The widespread lack of education of the children of labouring families meant they were serially ignorant and prey to wild ideas from “enthusiasts” and agitators that threatened social stability.  His book was read by the educated and upper class families and those reading it would be alarmed at the potential threat to their lives unless they subscribed to educational reform to spread socially stabilizing affects of preventing stunting the ignorant lives of those employed in these emerging modern industries.
James Padilioni closes with “Premodern man danced, and made merry, and in the process formed communiity”, complete with a merry, coloured, painting of country folk dancing and being merry.  Many authors imply such themes of merry folk dancing round may poles with explicit themes that contrasts with town folk lined up and slaving over banks of machines in the “dark satanic mills” of industrial capitalism.  This of course can give the impression of a once happy labouring population employed joyously on the land driven by poverty into smelly, crowded towns.  I suspect that such images are loaded with naivety about the realities of farming life throughout history for serfs, slaves, debt ridden peasantry, and country-folk across the world, then and today, over much of the pre-market millennia.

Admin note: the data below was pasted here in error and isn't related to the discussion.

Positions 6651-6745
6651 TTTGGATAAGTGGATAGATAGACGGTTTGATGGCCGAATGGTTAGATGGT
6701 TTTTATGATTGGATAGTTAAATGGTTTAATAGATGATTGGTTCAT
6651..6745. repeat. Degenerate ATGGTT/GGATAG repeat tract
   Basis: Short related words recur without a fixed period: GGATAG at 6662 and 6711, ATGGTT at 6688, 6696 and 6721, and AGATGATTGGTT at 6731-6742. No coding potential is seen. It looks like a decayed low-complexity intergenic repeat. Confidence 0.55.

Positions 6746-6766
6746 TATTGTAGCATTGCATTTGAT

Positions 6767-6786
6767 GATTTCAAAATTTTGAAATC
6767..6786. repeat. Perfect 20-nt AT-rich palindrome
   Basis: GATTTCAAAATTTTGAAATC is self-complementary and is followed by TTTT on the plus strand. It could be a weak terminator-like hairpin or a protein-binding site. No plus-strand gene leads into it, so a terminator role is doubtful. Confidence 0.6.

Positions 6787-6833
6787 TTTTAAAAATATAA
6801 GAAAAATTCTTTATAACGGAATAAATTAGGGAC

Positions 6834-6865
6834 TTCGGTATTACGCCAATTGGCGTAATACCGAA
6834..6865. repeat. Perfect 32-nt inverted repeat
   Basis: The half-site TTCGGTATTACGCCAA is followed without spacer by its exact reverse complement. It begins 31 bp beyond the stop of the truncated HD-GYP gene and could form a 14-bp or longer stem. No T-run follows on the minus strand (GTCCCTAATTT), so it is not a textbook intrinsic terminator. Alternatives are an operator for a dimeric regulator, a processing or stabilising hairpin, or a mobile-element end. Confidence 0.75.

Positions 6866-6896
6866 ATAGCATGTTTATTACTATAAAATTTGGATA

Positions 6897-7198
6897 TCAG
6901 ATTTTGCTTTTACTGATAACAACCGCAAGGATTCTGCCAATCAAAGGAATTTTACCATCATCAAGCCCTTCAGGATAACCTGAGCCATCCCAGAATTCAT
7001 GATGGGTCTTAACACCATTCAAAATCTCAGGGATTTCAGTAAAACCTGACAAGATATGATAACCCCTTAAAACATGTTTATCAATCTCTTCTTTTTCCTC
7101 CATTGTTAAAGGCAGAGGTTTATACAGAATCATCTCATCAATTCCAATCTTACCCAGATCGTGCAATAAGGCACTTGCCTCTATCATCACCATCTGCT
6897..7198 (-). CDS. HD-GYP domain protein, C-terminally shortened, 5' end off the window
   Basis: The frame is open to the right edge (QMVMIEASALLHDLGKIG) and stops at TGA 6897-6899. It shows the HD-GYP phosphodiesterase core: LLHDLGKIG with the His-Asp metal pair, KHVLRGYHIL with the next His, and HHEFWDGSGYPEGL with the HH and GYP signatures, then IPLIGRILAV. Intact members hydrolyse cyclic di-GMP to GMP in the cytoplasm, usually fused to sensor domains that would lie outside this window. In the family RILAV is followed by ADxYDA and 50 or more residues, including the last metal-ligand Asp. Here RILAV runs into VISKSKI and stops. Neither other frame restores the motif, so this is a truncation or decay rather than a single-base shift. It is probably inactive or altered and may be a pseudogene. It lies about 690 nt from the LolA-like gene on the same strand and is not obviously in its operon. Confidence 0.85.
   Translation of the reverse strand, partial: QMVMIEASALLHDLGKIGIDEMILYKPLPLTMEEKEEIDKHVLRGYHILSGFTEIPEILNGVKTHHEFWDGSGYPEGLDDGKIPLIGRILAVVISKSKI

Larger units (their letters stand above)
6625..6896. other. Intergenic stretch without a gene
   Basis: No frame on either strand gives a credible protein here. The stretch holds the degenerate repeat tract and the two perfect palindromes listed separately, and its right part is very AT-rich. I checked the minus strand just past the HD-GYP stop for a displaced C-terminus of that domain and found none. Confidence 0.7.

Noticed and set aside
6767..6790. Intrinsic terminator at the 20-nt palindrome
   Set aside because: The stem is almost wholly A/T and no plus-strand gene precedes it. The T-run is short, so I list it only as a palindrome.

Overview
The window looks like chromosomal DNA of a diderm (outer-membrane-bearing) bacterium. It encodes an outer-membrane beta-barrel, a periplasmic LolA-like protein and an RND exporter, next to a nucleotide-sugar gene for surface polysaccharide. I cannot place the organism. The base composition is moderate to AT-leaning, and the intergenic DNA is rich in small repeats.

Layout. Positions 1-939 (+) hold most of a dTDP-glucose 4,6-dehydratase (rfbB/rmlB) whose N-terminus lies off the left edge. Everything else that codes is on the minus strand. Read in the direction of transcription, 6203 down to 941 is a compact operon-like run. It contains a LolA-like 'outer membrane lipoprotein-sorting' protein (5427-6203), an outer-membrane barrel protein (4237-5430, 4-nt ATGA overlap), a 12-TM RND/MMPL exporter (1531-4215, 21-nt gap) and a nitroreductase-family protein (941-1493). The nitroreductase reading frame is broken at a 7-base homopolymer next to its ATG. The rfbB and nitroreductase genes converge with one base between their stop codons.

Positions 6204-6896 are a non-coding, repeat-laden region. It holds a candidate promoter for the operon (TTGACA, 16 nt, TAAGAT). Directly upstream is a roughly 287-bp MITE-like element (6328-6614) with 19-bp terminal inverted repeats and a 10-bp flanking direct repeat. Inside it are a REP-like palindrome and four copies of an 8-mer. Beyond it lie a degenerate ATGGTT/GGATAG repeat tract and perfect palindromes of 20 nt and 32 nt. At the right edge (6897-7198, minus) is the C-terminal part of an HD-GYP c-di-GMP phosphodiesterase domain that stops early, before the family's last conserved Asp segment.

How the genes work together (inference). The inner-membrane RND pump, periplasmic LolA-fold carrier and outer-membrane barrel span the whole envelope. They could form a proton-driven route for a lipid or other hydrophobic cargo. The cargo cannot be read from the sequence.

The migration of between countryside and town has always been one-way, which suggests the 'dismal life of cities', even for low relative pay and 12-hour plus days, are preferred to the illusions of country-life, with 18-hour days in all weathers and even lower to non-existent pay, still experienced in parts of today's world.  


Anonymous Anonymous said...

I just stumbled upon this and I have to say I'm flattered that anyone read and digested my article so thoroughly as you.

I would say that some of your reservations about my wording might just be about the semantics, I personally don't think in the terms of Homo Economicus, nor do I think that the market is a hallmark of progress. But many libertarians do, and if you are a libertarian who doesn't, then 1) awesome lol, but 2) you have to know that our opinion within libertarianism on these issues is a minority one. Pick up any Ayn Rand book and you'll see her slobbering all over the market as the highest achievement of civilization and purely economic calculation, even in the way she describes the valuation of loving another person.